Tuesday, 10 August 2010

Canadia - It's not even a real country anyway

That's country number 15 people. I know, I know. You're not angry, you're just impressed.

There is something kind of familiar about this beautiful country, and it's not just the fact that we're in "British" Columbia, or that it's raining, or that "our Queen's on your money" as one of my favourite anti-Australian rugby chants goes. (The other being, quite fairly I think, "Get your **** stars off our flag"). It's just that it really does feel like home. They have beer that is drinkable, they have pubs, as in real pubs, not just diners with a pub sign hanging outside. And in Vancouver, some of the streets actually set off at jaunty angles, some even curve. As easy as the grid system is to navigate, it is pretty sterile and you can't really lose yourself in aimless meandering.

All the American cars we've passed have state number plates, and each one proudly displays that state's nickname. Nevada is the Silver State, Oregon is the Beaver state (chortle, chortle), Texas is the Sorry about Bush State, and so on. British Colombia, on the other hand, is just Beautiful British Colombia. And it really is. But it's not just the countryside, the place just feels happy. I absolute love the American's enthusiastic attitude, and Canadians have something similar, but just a little more understated. Or basically, just a little bit more British.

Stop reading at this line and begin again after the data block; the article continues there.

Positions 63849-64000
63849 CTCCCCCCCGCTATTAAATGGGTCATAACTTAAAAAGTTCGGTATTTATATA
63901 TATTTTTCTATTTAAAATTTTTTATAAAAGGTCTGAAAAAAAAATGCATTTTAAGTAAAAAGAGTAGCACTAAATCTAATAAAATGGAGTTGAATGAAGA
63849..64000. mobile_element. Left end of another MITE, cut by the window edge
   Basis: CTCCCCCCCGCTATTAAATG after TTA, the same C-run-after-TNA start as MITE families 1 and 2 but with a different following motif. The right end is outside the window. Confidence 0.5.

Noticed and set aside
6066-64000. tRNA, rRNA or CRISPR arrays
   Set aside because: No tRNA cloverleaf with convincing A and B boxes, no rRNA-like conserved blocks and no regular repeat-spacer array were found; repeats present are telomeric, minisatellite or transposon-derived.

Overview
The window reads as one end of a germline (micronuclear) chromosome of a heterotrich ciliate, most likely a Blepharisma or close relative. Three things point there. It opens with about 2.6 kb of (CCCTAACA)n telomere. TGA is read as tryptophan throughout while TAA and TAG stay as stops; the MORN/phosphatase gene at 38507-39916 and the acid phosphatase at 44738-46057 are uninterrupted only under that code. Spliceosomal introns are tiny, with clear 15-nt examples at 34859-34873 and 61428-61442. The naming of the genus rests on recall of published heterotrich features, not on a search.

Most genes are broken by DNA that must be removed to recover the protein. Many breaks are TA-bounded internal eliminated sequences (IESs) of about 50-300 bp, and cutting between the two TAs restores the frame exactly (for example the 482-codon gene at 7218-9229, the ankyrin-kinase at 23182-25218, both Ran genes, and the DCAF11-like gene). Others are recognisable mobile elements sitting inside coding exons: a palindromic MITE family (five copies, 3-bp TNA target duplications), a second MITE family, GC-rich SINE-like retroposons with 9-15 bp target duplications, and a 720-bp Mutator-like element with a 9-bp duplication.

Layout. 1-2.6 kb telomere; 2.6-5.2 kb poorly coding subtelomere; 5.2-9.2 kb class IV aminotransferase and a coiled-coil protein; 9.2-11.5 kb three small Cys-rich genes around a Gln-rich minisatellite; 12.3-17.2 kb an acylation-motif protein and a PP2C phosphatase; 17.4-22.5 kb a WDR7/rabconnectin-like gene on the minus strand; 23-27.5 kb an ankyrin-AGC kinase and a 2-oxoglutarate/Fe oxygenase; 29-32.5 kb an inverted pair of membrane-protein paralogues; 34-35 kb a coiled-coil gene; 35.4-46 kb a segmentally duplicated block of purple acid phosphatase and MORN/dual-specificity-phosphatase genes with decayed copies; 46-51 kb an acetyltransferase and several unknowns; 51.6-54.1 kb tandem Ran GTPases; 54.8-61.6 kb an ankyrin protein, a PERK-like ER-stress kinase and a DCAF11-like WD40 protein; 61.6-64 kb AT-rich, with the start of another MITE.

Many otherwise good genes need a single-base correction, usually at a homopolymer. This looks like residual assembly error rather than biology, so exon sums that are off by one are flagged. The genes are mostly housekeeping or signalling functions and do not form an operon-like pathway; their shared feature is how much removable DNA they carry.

The Canadian border crossing had been the easiest yet as a short car queue turned into a 2 minute conversation with a single border official, a quick flurry of passports and car docs, and away we went. I do always get a slight pang every time they ask "Do you have any guns or weapons". "No" we say, but sitting neatly on top of our camping equipment box is our "camping knife". You could also describe our "camping knife" as Phil's 2ft machete that his sister brought / smuggled back from her travels. It really only qualifies as a camping knife if you are attempting to cook a bear, that is still alive, and trying to eat you. Still we were on our way and, after a short interlude in Vancouver to allow Phil to ruin his brother's wedding with his best man speech and general attendance, would be pushing on to the official end of the Pan-American Highway, Prudhoe Bay on the north coast of Alaska.